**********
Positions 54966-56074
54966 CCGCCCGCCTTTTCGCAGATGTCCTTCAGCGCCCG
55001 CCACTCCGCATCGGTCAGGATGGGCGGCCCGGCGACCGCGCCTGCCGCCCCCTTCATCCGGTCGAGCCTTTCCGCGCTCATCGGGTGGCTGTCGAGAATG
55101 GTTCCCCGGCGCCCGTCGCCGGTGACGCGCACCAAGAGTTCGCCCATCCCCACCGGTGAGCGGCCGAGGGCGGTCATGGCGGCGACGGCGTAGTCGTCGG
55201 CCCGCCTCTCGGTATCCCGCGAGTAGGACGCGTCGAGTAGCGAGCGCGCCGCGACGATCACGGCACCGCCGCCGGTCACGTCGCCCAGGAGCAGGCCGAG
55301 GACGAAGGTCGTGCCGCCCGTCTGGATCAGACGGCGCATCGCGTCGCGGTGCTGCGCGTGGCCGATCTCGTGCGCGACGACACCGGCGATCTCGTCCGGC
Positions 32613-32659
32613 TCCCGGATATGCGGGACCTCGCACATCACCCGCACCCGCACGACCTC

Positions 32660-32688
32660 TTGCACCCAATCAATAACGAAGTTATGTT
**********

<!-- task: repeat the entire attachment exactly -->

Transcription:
Positions 54966-56074
54966 CCGCCCGCCTTTTCGCAGATGTCCTTCAGCGCCCG
55001 CCACTCCGCATCGGTCAGGATGGGCGGCCCGGCGACCGCGCCTGCCGCCCCCTTCATCCGGTCGAGCCTTTCCGCGCTCATCGGGTGGCTGTCGAGAATG
55101 GTTCCCCGGCGCCCGTCGCCGGTGACGCGCACCAAGAGTTCGCCCATCCCCACCGGTGAGCGGCCGAGGGCGGTCATGGCGGCGACGGCGTAGTCGTCGG
55201 CCCGCCTCTCGGTATCCCGCGAGTAGGACGCGTCGAGTAGCGAGCGCGCCGCGACGATCACGGCACCGCCGCCGGTCACGTCGCCCAGGAGCAGGCCGAG
55301 GACGAAGGTCGTGCCGCCCGTCTGGATCAGACGGCGCATCGCGTCGCGGTGCTGCGCGTGGCCGATCTCGTGCGCGACGACACCGGCGATCTCGTCCGGC
Positions 32613-32659
32613 TCCCGGATATGCGGGACCTCGCACATCACCCGCACCCGCACGACCTC

Positions 32660-32688
32660 TTGCACCCAATCAATAACGAAGTTATGTT